Her research was the foundation for Gables & Fables: A Portrait of San Francisco’s Pacific Heights, the book her husband Arthur Bloomfield published after her death.

Recently I had the opportunity to review and organize Anne’s research files on Pacific Heights and Presidio Heights for inclusion into the collection of San Francisco Heritage at its headquarters in the Haas-Lilienthal House. The files will be invaluable to future researchers and aficionados of San Francisco’s early architecture.

Kelly’s Corner

Kelly on Fillmore, a portrait of Kelly Johnson by Anne Ruth Isaacson

Kelly on Fillmore, a portrait of Kelly Johnson by Anne Ruth Isaacson

LOCALS | ANNE RUTH ISAACSON

After a long walk back home from the Hardly Strictly Blue Grass Festival, I stopped at Fillmore and Sacramento for coffee. Outside on the corner there were no free tables, but a gentleman signaled that I could join him and his friend.

That was the day I met Kelly Johnson. I found him instantly likable and engaging. Soon I would learn what many locals already knew: that he can usually be found on that corner, nursing a coffee, available for interesting conversation.

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From the Fillmore to the stratosphere

The artist Bruce Conner ran an unconventional campaign for city supervisor.

The artist Bruce Conner ran for supervisor in 1967.

ART | JEROME TARSHIS

During the early and middle ’60s, when I was thinking about moving from New York to San Francisco, one of the inducements was that Bruce Conner lived here. My avant-garde film friends thought his first film, A Movie (1958), was an instant classic, followed by one success after another.

The objects he made — assemblage sculptures — were being shown at major galleries in New York, London, Paris, Rome and Mexico City. He was in great collections on both sides of the Atlantic. Not bad for a 30ish artist born and brought up in Kansas.

A more complicated Bruce Conner is the subject of “It’s All True,” his fullest retrospective so far, almost worshipfully received earlier this year at the Museum of Modern Art in New York and now at SFMOMA through January 22.

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‘Pacific Nights’ at the Lion Pub

A stained glass window at the Lion Pub at 2062 Divisadero.

A stained glass window at the Lion Pub at 2062 Divisadero.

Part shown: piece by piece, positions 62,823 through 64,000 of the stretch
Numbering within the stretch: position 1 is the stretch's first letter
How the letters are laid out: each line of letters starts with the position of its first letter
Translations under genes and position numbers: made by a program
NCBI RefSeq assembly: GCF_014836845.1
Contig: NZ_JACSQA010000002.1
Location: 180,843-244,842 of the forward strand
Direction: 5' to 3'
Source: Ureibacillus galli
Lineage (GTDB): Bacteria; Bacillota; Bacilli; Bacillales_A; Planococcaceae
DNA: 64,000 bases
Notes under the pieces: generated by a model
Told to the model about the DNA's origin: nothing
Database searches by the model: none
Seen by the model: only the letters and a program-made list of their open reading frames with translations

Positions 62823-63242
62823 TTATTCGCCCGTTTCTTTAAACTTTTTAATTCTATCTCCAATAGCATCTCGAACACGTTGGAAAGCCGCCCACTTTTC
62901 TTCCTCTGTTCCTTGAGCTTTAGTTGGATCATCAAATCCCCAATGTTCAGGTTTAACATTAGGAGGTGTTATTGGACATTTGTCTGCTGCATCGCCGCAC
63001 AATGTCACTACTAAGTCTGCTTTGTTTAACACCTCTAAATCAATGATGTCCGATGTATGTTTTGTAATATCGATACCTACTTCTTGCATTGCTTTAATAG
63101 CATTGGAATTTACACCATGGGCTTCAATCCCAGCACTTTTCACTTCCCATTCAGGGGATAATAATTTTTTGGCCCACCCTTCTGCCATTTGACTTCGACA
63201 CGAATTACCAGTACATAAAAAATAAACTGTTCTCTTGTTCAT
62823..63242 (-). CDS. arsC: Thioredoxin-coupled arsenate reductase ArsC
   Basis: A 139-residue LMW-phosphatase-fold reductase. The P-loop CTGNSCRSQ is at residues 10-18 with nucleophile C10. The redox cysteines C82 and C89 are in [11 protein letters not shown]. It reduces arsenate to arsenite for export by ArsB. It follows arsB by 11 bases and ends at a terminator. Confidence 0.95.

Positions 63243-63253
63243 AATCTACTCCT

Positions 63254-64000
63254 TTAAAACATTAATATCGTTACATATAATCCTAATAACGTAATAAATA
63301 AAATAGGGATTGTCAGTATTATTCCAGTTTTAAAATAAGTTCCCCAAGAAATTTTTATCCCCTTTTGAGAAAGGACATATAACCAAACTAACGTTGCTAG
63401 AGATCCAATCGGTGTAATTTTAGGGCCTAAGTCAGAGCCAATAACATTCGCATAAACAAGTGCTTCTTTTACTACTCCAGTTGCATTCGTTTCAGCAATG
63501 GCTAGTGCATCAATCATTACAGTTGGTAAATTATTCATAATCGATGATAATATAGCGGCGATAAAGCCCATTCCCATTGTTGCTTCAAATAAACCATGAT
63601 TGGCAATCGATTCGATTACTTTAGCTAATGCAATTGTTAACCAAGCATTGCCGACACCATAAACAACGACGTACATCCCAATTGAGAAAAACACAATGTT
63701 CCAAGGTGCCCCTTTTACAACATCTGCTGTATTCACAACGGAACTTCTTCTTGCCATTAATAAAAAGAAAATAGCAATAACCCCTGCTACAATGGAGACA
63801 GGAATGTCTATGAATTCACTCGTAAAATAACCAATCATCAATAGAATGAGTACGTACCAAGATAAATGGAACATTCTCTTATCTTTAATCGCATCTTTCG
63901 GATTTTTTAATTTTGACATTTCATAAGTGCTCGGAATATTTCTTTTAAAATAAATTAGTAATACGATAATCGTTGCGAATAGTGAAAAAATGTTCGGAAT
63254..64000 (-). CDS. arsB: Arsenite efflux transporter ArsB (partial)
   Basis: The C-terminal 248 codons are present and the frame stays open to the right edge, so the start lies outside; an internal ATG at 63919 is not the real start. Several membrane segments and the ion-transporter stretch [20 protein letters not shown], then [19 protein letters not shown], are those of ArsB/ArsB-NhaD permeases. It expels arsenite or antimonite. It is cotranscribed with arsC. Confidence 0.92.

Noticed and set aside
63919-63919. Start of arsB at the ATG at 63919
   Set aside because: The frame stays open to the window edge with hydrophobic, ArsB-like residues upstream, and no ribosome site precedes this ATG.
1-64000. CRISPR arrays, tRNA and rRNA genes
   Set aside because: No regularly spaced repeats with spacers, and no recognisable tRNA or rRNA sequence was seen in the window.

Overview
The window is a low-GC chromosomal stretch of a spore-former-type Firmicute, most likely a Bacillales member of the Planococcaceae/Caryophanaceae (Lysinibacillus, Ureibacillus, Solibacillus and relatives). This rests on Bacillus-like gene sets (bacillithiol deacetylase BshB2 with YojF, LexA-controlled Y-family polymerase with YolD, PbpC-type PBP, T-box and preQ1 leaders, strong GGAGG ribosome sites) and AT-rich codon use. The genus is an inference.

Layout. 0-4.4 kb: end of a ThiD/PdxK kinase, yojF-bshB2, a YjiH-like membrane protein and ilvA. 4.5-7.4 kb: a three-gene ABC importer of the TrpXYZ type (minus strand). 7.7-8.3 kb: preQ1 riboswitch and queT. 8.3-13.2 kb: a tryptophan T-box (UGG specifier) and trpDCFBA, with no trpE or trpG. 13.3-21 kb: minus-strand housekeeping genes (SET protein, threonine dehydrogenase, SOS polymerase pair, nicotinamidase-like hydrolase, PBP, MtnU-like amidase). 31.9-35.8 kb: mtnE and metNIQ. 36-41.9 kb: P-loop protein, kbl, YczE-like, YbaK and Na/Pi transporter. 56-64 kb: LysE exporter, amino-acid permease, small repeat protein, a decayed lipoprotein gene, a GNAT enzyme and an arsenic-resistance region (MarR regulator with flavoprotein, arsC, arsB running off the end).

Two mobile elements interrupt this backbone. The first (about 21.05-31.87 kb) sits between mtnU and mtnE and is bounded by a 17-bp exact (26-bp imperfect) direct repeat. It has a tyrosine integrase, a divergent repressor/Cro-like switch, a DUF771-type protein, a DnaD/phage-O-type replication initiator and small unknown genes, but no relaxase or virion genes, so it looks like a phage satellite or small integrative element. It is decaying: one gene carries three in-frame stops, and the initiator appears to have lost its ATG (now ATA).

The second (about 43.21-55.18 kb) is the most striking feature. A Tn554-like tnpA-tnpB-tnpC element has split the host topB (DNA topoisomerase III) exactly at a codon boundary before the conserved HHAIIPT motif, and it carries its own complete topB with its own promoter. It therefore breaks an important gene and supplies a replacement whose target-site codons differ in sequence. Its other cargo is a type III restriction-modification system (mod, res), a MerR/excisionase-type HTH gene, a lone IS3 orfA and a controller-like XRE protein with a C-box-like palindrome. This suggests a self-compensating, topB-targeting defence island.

LONGTIME LOCAL business owner Kelly Ellis has died after a long illness and his Lion Pub at 2062 Divisadero is now closed after 48 years.

The Lion Pub holds a storied place in the city’s gay history, tucked discreetly off the beaten path in a jungle of greenery at Divisadero and Sacramento. More recently, it catered to a mixed neighborhood clientele.

In a 2015 bar column headlined “Pacific Nights,” the Bay Area Reporter recalled the Lion Pub as one of three gay bars in the neighborhood. In the 1980s, it was “the domain of that now rare commodity known as the sweater queen.” But after the onset of AIDS, “The decline of the gayborhood in Pacific Heights and environs was remarkably swift.”

lionpub1

MORE: “Pacific Nights: The Lion Pub and other lost gay dens

How Japanese was Cottage Row?

The 1930 U.S. Census shows Cottage Row occupied by Japanese-Americans.

SOME NEIGHBORHOOD CRITICS of a plan to create a memorial Zen rock garden on the Sutter Street side of Cottage Row have disputed historical sources that say Cottage Row was primarily occupied by Japanese-Americans before they were evacuated and interned during World War II.

The critics are wrong.

A review of census records and city directories shows that Cottage Row was almost exclusively occupied by residents of Japanese descent from 1920 until they were incarcerated in 1942.

The 1920 U.S. Census shows that five of the six cottages had residents with Japanese surnames. That was still the case when the 1930 census was taken.

The San Francisco Street Directory listings of Pacific Telephone Co. from 1933, 1936 and 1940 confirm the overwhelming Japanese presence on Cottage Row.

“The six cottages were almost exclusively Japanese,” said architectural historian Bridget Maley, who retrieved and reviewed the census records and city directories from the pre-war era.

“There are also lots of Japanese names in the adjacent blocks of Sutter, Webster and Bush,” Maley said.

EARLIER: “Cottage Row Zen garden sparks a fight